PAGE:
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Great Customer Service Is Simply Not Complicated

Now a wise shopkeeper himself, the gentleman remembers the early days helping around his own parents’ store. From the moment they found him mature enough to handle a position on the sales floor and just tall enough to reach the keys to the cash register, his father instilled and re-inforced in him a few basic principles of business. His father had insisted the guidelines be always in practice and never forgotten. The alternative would be for the lad to be vanquished forever to the storeroom to mop the floor and assemble the latest shipment of wheel barrows. At the time, given the choices, it didn’t seem to be real complicated points to remember:

  1. The customer is always right. While it is quite true in any practical sense that no one, even customers, can always be right, it is an absolute truth in business that the customer is always the customer. In other words, it’s the same difference.
  2. Always extend a friendly greeting to every customer upon arrival. “Your old enough to count to ten in your head,” his father surmised, “be sure you welcome the customer before you get to the count of six.”
  3. Be quiet and listen to the customer. Find out what they want or need and what problem they need your help to solve. Then solve it.
  4. Answer the phone politely by the third ring (back then phones only rang) “without sounding like your mouth is full of mush.”
  5. “Spit out the gum!”
  6. “Never forget to say thank you!  You can never thank a customer enough for their business when you have just taken their money” his father insisted.

It was really basic stuff, and it is often said that those were simpler times, but is performing successful customer service really that simple? With the responses many of customers receive today from businesses they regularly frequent, both large and small, apparently it can be argued that “no,” it’s not that simple. Why else would so many businesses be failing at regularly practicing the theory of consumer sovereignty; the suggestion that consumers, not producers, are the best judge of what products and services benefit them the most and that the consumer is the ultimate decision-maker when it comes to where and on what they spend their money?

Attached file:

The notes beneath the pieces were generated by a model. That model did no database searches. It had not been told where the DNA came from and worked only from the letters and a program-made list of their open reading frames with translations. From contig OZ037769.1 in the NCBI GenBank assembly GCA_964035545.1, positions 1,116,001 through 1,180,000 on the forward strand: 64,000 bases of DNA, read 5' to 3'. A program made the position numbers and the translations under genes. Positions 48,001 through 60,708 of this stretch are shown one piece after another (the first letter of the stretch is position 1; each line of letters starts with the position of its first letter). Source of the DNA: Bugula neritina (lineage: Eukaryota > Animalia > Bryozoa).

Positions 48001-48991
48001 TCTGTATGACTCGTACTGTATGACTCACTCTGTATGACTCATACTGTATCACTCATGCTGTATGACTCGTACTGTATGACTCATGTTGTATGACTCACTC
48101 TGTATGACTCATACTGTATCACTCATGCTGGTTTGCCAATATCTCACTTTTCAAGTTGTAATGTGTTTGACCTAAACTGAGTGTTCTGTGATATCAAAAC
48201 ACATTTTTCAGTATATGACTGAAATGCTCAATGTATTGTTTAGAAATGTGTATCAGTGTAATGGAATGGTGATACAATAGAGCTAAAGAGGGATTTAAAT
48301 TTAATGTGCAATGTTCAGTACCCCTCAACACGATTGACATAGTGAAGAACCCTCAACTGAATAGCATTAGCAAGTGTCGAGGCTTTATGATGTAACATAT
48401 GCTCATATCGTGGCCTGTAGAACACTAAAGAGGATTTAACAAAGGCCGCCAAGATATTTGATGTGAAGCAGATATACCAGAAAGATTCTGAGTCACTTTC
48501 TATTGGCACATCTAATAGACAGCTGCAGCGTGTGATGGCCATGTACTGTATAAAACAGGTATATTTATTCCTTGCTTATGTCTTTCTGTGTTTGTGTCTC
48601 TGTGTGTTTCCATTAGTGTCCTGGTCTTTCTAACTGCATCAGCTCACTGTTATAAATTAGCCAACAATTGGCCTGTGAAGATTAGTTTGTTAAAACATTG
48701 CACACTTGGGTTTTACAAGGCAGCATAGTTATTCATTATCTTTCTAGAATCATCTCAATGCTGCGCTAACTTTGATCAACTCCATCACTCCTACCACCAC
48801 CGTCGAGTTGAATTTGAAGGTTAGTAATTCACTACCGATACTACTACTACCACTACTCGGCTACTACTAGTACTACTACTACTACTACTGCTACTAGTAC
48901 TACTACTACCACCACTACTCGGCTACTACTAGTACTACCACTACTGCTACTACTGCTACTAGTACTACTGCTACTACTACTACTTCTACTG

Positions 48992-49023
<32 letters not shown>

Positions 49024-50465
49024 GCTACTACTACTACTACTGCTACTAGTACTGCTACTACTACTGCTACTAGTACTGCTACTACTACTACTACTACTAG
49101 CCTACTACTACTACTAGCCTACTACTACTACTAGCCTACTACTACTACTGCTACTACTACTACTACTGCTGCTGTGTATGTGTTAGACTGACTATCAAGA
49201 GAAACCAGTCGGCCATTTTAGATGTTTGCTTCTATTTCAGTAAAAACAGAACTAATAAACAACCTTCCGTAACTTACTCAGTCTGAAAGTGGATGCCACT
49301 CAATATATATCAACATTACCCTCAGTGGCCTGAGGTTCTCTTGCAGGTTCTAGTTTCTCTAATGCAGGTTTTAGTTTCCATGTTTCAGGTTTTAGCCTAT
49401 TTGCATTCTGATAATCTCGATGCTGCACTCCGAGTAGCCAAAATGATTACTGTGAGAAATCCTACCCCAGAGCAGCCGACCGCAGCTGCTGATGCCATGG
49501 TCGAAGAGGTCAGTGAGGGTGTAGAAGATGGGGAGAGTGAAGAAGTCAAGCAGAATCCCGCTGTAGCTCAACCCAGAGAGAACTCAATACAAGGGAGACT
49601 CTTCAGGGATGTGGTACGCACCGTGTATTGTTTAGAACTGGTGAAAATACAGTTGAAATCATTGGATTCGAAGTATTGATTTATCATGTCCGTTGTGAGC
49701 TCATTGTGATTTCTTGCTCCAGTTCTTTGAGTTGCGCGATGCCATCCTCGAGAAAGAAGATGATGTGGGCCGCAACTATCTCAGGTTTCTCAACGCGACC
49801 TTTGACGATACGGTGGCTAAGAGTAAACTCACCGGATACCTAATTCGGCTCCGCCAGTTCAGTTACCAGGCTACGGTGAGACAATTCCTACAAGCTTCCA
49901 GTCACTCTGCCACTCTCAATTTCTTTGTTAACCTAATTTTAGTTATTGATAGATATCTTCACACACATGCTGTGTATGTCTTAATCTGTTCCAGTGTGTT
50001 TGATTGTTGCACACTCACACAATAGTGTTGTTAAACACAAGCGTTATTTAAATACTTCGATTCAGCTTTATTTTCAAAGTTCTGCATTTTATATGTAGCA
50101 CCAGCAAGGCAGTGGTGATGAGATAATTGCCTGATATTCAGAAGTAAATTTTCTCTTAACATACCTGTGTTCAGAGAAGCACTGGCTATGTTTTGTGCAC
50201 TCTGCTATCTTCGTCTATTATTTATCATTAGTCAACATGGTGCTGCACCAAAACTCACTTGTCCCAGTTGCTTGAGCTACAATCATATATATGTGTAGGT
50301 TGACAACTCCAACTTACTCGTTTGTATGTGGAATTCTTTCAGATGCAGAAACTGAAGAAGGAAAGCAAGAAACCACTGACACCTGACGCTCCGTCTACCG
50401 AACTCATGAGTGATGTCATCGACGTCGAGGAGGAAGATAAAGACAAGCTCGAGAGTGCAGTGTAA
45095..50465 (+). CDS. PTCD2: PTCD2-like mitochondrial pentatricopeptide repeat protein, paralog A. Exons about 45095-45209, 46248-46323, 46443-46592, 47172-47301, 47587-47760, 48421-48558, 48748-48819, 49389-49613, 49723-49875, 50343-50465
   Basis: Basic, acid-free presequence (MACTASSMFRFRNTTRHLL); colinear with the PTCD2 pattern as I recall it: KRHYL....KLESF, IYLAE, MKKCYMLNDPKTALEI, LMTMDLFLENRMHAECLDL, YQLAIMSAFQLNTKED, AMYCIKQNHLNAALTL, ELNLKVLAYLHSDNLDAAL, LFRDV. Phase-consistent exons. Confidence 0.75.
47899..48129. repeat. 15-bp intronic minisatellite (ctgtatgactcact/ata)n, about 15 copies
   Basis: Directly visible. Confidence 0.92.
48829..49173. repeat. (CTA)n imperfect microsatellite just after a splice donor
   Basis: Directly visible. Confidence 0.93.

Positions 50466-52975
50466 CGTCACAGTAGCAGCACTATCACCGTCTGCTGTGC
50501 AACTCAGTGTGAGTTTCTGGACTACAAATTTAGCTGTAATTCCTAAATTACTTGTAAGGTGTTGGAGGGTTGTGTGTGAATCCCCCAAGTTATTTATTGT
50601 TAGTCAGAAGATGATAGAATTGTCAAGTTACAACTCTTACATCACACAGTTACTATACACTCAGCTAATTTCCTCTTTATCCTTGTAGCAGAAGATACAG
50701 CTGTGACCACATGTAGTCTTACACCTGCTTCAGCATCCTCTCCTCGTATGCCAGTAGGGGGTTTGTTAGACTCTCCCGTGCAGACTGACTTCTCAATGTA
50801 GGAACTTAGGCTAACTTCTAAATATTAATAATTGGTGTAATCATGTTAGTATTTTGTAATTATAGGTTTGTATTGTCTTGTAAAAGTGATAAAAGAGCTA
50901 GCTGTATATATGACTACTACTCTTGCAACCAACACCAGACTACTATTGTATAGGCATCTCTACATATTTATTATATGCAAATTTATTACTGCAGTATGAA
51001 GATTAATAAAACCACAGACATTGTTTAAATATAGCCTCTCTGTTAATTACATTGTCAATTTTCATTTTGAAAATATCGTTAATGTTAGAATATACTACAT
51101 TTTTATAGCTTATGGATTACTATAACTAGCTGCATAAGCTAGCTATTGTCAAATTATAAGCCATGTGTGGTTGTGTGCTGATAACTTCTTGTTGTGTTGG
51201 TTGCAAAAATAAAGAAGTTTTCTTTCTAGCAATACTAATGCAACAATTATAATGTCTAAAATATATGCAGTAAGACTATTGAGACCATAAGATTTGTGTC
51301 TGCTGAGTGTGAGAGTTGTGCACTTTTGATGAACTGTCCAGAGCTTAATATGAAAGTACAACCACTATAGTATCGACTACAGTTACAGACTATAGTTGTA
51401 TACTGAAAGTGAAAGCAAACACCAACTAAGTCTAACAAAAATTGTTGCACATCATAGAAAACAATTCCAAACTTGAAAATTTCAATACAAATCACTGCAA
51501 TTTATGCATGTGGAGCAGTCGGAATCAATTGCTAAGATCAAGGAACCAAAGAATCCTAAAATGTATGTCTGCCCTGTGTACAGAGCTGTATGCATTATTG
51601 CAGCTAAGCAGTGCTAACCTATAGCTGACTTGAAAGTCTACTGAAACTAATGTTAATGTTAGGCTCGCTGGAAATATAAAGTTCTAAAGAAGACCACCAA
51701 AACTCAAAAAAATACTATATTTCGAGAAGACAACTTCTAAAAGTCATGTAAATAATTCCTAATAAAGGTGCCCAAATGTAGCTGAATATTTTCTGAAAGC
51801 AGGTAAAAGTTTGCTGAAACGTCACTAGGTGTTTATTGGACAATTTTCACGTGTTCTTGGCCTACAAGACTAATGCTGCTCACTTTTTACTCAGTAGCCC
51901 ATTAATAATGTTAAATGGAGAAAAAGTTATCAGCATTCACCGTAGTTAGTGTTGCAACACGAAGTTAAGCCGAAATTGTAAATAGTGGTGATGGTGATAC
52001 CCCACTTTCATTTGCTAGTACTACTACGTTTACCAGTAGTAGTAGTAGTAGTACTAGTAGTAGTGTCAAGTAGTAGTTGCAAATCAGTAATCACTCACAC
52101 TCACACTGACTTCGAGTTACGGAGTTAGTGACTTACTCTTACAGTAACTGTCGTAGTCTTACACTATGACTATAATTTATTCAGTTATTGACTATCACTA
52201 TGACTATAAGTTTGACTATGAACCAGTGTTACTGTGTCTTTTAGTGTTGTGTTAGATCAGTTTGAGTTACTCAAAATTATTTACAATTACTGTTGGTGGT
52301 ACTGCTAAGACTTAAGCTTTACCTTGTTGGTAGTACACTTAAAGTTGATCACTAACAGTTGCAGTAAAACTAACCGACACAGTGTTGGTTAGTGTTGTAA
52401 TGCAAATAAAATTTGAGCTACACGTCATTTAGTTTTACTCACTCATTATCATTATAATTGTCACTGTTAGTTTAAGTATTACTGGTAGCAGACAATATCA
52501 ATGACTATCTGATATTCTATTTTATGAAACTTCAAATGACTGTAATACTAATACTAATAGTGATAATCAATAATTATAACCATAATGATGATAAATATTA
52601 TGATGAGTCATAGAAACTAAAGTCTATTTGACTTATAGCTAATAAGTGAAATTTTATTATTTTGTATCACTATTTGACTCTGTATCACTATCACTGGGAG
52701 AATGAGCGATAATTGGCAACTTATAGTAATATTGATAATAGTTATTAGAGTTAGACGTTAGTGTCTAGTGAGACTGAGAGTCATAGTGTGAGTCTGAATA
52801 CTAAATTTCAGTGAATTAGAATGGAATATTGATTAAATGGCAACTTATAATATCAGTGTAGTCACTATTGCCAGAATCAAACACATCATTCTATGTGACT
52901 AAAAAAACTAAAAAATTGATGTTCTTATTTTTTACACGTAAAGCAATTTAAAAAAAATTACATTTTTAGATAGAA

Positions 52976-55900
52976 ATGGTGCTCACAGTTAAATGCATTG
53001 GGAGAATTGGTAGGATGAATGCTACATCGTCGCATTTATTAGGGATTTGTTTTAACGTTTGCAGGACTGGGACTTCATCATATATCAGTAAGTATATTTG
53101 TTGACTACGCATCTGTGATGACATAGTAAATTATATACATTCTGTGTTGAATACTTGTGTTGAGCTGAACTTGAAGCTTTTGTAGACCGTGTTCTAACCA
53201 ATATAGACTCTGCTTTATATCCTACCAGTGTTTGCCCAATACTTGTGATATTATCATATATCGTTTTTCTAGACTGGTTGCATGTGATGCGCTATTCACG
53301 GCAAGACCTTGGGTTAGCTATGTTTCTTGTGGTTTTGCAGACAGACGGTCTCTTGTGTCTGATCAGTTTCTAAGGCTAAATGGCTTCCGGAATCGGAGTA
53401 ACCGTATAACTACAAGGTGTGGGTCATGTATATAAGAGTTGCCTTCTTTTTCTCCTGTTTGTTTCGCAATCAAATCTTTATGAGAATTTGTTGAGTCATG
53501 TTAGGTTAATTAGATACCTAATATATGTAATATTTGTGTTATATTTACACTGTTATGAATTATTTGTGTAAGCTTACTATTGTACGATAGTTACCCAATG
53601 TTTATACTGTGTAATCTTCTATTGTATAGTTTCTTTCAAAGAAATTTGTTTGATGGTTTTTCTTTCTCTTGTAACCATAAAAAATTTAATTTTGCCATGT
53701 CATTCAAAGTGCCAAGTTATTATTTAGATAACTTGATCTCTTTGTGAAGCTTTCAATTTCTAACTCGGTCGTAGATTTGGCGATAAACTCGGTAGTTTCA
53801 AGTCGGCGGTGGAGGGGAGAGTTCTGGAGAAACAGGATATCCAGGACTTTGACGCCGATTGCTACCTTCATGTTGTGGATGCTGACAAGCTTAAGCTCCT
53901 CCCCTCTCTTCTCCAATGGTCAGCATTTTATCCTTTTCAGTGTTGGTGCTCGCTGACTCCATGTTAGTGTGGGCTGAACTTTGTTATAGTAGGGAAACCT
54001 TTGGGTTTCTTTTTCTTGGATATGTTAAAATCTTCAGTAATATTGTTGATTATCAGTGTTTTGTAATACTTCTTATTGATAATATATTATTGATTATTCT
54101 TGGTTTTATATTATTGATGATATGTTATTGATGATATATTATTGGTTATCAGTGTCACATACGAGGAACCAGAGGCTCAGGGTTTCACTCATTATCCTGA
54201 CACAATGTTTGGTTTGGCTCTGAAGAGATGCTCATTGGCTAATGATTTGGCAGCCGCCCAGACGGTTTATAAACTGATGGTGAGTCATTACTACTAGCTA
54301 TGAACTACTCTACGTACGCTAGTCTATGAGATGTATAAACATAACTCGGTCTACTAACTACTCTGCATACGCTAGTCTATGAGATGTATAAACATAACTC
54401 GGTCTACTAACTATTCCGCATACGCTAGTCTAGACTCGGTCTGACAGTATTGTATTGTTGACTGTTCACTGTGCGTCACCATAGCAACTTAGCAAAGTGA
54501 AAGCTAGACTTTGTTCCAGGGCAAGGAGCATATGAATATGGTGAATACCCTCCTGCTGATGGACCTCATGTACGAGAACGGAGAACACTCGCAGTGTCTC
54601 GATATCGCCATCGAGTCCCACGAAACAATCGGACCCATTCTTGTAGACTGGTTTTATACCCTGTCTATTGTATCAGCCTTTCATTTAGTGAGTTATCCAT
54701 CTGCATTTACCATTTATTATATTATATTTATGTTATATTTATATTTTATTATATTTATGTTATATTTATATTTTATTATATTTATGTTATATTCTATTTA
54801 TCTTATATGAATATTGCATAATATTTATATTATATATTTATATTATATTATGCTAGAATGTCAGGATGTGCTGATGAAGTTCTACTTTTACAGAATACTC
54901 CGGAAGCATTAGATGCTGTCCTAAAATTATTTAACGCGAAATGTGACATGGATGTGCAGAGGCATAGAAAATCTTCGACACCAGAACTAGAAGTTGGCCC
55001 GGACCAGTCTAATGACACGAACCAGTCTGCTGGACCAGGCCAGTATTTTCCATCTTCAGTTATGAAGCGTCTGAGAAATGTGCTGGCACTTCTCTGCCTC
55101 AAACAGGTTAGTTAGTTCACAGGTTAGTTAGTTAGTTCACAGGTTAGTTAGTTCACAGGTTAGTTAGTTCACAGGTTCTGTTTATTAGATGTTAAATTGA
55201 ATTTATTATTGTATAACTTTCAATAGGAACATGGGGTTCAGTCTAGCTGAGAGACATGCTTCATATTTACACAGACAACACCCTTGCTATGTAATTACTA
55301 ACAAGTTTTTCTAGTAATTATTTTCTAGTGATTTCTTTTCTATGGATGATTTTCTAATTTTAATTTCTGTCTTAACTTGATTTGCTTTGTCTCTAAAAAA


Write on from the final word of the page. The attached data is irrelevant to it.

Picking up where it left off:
Too often managers today are quick to blame their service inadequacies on the lack of interest and poor work ethics of the new generation of workers. But a post-mortem of failed customer service practices indicates that the responsibility for the failure to establish and maintain adequate customer service does not lie solely with the company’s representatives at the customer level. Many leaders of today’s big companies are too intensely focused on the bottom line, hiring the least expensive and least qualified employees and providing them with only the most basic training in the mechanics of running the sales floor, often limiting the decisions employees are permitted to make in order to adequately address the customer’s concerns.

There exists, in these failed institutions, a clear lack of understanding of the positive influence and impact motivated, eager, customer centered employees have at the point where the company sales goals first meet with the consumer.

In a digital age when customer contact is made and terminated with a swift flick on a mouse pad, businesses are improving their odds of success by providing a pleasant, productive and repeat customer experience.

Many successful companies have discovered the importance of delivering an excellent customer experience. In fact most are surviving and prospering among their competitors by providing customers with that which the competition is neither able to provide or willing to provide – a positive customer experience on every visit at every level of contact.

Companies like Bath and Body Works; L.L. Bean; Lowe’s Home Improvement; and the online pet supply site chewy.com come to mind as providing topnotch customer service. Consumers can certainly identify their own a handful of customer-friendly enterprises. These companies have learned to treat each customer as an individual, to make them feel central to the organization’s every effort and to constantly strive to anticipate their wants and needs while working to make each customer contact an emotional experience not just a logical one.

In the end, whether today or yesterday, it’s really not complicated. Failing to successfully deploy an effective customer service strategy in a competitive market environment will result in disappointed customers turning instead to the competition.

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